Portuguese appeals court has ordered the extradition of a former CIA officer to Italy, where she was convicted in absentia for her role in the rendition of a terrorism suspect and faces four years in prison.
Sabrina De Sousa, a U.S. and Portuguese citizen, traveled in April to Lisbon, where she and her husband spend part of the year.
But in October, when she went to the airport to travel to the Indian state of Goa to visit her ailing mother, De Sousa was arrested when authorities saw an alert that she was wanted in Italy.
In an interview Friday morning, De Sousa said she was surprised by the court’s decision this week and will appeal the ruling to Portugal’s Supreme Court. If she loses there, she can take her case to the country’s Constitutional Court. She will not be sent to Italy until she exhausts her judicial options, she said.
“I am really shocked,” said De Sousa, whose U.S. and Portuguese passports have been seized. “From what I understood, extradition was off the table because it was a trial in absentia. I was not served or told of the charges against me and had zero opportunity to defend myself adequately because the U.S. did not acknowledge the rendition took place and the evidence was classified. Italy also covered all pertinent evidence with ‘state secrets.’ ”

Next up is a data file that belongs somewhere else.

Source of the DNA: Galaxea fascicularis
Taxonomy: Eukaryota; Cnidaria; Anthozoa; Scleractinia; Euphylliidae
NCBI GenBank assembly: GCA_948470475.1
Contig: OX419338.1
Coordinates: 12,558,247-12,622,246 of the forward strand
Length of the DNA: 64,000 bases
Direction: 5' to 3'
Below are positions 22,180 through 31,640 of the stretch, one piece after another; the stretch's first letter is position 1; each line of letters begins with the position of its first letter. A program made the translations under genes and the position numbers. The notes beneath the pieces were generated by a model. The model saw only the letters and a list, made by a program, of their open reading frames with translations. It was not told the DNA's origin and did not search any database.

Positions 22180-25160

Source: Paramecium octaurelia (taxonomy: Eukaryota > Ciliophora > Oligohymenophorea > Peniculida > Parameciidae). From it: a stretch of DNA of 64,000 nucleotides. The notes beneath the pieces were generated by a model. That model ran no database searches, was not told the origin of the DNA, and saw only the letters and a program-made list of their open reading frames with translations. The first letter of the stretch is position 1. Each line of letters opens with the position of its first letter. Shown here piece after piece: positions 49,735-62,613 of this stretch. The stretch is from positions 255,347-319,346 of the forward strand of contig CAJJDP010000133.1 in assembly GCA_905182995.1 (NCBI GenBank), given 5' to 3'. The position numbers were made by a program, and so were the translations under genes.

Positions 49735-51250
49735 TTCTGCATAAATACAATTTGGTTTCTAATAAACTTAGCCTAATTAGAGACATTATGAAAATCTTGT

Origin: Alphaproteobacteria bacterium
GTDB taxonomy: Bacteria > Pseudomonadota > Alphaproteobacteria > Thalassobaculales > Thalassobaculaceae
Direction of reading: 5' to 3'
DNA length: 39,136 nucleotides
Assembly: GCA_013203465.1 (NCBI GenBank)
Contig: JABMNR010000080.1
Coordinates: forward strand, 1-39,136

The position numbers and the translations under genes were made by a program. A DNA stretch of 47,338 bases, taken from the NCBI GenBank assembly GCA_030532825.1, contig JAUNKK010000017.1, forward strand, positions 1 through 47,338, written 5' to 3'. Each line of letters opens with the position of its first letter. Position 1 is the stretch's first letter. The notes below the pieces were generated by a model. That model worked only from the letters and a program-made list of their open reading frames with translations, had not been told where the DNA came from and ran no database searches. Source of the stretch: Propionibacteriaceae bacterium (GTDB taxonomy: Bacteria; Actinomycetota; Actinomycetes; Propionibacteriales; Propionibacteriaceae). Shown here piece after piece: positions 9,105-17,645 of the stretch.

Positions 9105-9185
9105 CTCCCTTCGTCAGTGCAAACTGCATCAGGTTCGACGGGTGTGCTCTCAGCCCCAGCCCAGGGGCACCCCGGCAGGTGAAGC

The CIA declined to comment.
De Sousa was one of more than 20 Americans, mostly CIA officials, convicted in absentia by Italian courts for their roles in kidnapping Egyptian cleric Hassan Mustafa Osama Nasr, also known as Abu Omar, off a street in Milan in 2003. At the time, De Sousa was registered in Italy as a State Department official at the U.S. Consulate in Milan but actually served as a CIA officer.
On Feb. 17, 2003, Omar left his Milan apartment and was snatched, thrown into a van and flown to Egypt, where he was beaten and shocked with electricity, he said after his release. De Sousa has said she was chaperoning her son’s ski trip in northern Italy that day. She also has said that the rendition was approved and orchestrated by higher-ranking CIA officials in Rome and the United States and had the blessing of Italian intelligence officials.
But De Sousa also has acknowledged that she worked as an “interpreter” for the CIA “snatch” team that visited Milan and coordinated with Italian authorities.
Italian prosecutors insist that De Sousa has always understated her role in Abu Omar’s rendition. In 2005, they charged her and several other CIA employees for their roles in the kidnapping, embarrassing the agency and exposing a rift between allies.
In 2009, 23 Americans – many of them using aliases – were convicted in absentia, but none has served any prison time.
That year, De Sousa sued the Justice Department and the CIA for not invoking diplomatic immunity on her behalf, but her case was dismissed.
De Sousa knew she was taking a risk by flying to Europe in the spring of 2015. But she said she thought that if she were arrested and threatened with extradition to Italy, U.S. and Italian officials would grant her clemency and reopen the investigation into Abu Omar’s kidnapping.
– The Washington Post